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The Transmission Electron Microscope

The transmission electron microscope (TEM) operates on the same basic principles as the light microscope but uses electrons instead of light. What you can see with a light microscope is limited by the wavelength of light. TEMs use electrons as "light source" and their much lower wavelength makes it possible to get a resolution a thousand times better than with a light microscope.

You can see objects to the order of a few angstrom (10-10 m). For example, you can study small details in the cell or different materials down to near atomic levels. The possibility for high magnifications has made the TEM a valuable tool in both medical, biological and materials research.

Magnetic Lenses Guide the Electrons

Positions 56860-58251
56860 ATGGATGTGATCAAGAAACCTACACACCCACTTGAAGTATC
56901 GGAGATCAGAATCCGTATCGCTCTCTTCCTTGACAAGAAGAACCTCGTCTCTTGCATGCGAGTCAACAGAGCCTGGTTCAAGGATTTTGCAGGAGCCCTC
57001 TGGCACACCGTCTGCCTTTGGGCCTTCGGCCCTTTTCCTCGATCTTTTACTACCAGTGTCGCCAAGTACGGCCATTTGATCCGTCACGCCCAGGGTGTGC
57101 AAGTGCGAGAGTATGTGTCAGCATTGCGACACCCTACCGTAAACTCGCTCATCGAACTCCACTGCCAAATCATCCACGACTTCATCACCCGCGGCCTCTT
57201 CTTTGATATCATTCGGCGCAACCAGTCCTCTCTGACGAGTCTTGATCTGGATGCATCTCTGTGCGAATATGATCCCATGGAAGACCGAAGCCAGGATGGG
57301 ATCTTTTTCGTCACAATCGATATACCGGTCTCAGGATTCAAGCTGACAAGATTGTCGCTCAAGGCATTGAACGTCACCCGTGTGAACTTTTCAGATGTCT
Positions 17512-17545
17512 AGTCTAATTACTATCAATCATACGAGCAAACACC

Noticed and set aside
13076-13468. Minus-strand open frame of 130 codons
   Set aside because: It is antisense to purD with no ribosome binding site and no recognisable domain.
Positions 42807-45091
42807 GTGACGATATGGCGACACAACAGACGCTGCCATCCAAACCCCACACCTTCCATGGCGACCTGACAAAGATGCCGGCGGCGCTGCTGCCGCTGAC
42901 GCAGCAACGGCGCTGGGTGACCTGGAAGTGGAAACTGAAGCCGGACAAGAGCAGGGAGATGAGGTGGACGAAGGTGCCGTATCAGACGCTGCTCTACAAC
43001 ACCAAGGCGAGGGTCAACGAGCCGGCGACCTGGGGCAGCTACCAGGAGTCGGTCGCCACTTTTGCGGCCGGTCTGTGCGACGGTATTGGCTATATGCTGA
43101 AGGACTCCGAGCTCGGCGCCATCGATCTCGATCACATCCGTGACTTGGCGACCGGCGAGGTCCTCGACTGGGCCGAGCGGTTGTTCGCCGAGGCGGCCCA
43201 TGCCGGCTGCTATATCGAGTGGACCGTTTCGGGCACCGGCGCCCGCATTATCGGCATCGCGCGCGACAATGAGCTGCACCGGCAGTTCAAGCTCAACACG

A "light source" at the top of the microscope emits the electrons that travel through vacuum in the column of the microscope. Instead of glass lenses focusing the light in the light microscope, the TEM uses electromagnetic lenses to focus the electrons into a very thin beam. The electron beam then travels through the specimen you want to study. Depending on the density of the material present, some of the electrons are scattered and disappear from the beam. At the bottom of the microscope the unscattered electrons hit a fluorescent screen, which gives rise to a "shadow image" of the specimen with its different parts displayed in varied darkness according to their density. The image can be studied directly by the operator or photographed with a camera.

 
 Related Laureate:
The Nobel Prize in
Physics, 1986
- Ernst Ruska »
   
 
 
 


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